In today's world, we see game-changing movements in transportation and energy markets. A better understanding of the processes involved can help you to find your own role in these incipient shifts and take advantage of monumental changes down the road.
This course is an elementary introduction to batteries and fuel cell, the cornerstone of electromobility and renewable energy, the main drivers of sustainable development. Learning the lessons of history, understanding the main driving forces, and gaining the basic knowledge of the key technologies will build your basic all-around comprehension of the subject.
This course aims to bridge science and society. For students focused on science, it will help illustrate the demands of society and industry. For learners from industry, business, or from generalist backgrounds, it will be the lucid introduction to the subject.
The short course will not make you an expert in batteries, fuels cells, and electric vehicles, but will help you in communicating with scientists and engineers and make your further education (or self-education) more productive. The main focus of the course is on batteries - namely, lithium-ion batteries - and electric vehicles as the key market.
Week 1. History of electric vehicles
1.1. Lessons of history. EV dawn
1.2. Lessons of history. EV falling down
1.3. Lessons of history. EV oblivion
1.4. Technical remark. How electric vehicle beats gasoline car
1.5. Technical remark. How gasoline beats battery
1.6. Supporting materials. EV vs. gasoline cars in winter
Week 2. EV revival or why governments care so much about EVs and clean energy
2.1. EV revival. Ecology - air pollution
2.2. EV revival. Ecology – well-to-wheel pollutions
2.3. EV revival. Politics
2.4. EV revival. Economics
2.5. EV revival. Age of electricity
2.6. Important remark. How clean are EVs
2.7. You may be interested. Peak oil
Week 3. Engineering. Electric Vehicles and batteries
3.1. EV and hybrids. Classification and how it works
3.2. Choosing the battery you need. Five main characteristics
3.3. Electric buses. Two solutions
3.4. Electric trucks, ships, aircraft
3.5. Related technology. Wheel-hub-motors or how to make car waltzing
3.6. Related technology. Wireless charging
3.7. Related technology. Autonomous driving
3.8. Battery producers
3.9. PHEV sales
Week 4. Science. Chemical power sources
4.1. Brief history of electrochemistry
4.2. Basic principles of batteries and fuel cells
4.3. Fuel cells. Motivation
4.4. Fuel cells. Classification
4.5. Fuel cells. Comparison
4.6. Fuel cells. More details
4.7. Energy sources and energy storage
Week 5. Science. Different types of batteries
5.1. Lead acid batteries
5.2. NiCd, NiMH, NiFe
5.3. Li-ion batteries
5.4. Conventional and all-solid-state lithium-ion batteries
Week 6. Electrode materials for lithium-ion batteries
6.1. Positive electrode materials. Layered LCO, NMC, NCA and others
6.2. Positive electrode materials. Olivine LFP and others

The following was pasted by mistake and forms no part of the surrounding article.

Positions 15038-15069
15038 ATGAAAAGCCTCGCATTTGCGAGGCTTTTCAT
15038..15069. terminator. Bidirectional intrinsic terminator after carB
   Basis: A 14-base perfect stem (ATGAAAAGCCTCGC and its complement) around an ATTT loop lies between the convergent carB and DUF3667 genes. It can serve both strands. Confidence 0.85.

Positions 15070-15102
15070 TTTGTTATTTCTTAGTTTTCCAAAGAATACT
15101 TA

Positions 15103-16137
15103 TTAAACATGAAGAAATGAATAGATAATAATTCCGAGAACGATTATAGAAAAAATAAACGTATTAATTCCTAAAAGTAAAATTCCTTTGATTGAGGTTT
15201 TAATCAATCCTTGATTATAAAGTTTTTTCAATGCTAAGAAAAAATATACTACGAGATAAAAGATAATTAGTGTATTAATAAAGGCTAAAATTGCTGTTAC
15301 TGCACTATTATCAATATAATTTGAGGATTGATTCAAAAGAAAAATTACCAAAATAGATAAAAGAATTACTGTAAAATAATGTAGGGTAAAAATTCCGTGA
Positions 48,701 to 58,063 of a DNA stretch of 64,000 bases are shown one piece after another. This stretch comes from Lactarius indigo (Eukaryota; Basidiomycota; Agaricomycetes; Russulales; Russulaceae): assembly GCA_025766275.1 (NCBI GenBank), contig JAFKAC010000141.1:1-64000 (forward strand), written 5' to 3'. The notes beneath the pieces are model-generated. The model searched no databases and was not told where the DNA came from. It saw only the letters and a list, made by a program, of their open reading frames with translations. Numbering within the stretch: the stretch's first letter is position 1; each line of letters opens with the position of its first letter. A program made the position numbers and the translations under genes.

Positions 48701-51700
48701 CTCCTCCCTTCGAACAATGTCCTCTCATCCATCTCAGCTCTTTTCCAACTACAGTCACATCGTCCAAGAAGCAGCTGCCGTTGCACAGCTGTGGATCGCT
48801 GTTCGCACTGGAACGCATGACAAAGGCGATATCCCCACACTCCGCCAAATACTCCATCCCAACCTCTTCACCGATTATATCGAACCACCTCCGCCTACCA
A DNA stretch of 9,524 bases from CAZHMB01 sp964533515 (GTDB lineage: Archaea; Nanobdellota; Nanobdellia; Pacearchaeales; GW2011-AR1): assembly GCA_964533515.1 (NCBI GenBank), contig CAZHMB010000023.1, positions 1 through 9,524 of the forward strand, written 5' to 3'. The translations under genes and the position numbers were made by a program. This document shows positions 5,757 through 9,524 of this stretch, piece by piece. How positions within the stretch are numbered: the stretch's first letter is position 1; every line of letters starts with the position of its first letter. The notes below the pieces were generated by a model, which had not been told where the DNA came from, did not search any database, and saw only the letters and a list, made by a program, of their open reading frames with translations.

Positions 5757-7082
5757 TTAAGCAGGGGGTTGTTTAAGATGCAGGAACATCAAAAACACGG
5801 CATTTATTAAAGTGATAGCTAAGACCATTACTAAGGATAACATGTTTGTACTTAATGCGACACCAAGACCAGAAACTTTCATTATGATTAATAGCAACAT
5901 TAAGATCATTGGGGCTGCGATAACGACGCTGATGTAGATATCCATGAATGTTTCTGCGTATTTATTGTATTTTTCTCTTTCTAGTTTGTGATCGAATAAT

6.3. Positive electrode materials. Spinel LMO, LNMO and others
6.5. Negative electrode materials. Carbon based material
6.6. Negative electrode materials. Spinel LTO
6.8. What is next?
MOOCs stand for Massive Open Online Courses. These arefree online courses from universities around the world (eg. StanfordHarvardMIT) offered to anyone with an internet connection.
How do I register?
To register for a course, click on "Go to Class" button on the course page. This will take you to the providers website where you can register for the course.
How do these MOOCs or free online courses work?
MOOCs are designed for an online audience, teaching primarily through short (5-20 min.) pre recorded video lectures, that you watch on weekly schedule when convenient for you. They also have student discussion forums, homework/assignments, and online quizzes or exams.
This course came in very handy in the city of Skellefteå, Sweden, where Northvolt had just decided to establish its huge Li-Ion-battery factory, Northvolt One. I, as a education strategist at the community, just spread information and arranged weekly meetings for discussion (a Scandinavian "study circle"). Worked just fine for us 16 participants, very engaging when one has the possibility to discuss with one another as well (which can laso be done in forums in the dcoruse)! The course was very up to date, and contained different parts, all from history and development of environmental policy to actual cell chemistry questions. This was the first version of the course, and there are some smaller items to improve, but we really enjoyed this course about electromobility and batteries. Thanks EdX and UrfuX.
Course is rather unbalanced - complicated and fundamental concepts are not explained in as they should be, but obvious things often take several videos. For example, author doesn't profoundly explain theory of voltaic cell, but spends several videos to say that fuel cell is more efficient than conventional fossil burning.
Since English of lecturer is not that good, it would be better if he would make course in Russian. Anyway, no one is watching course in English if author doesn't speak well.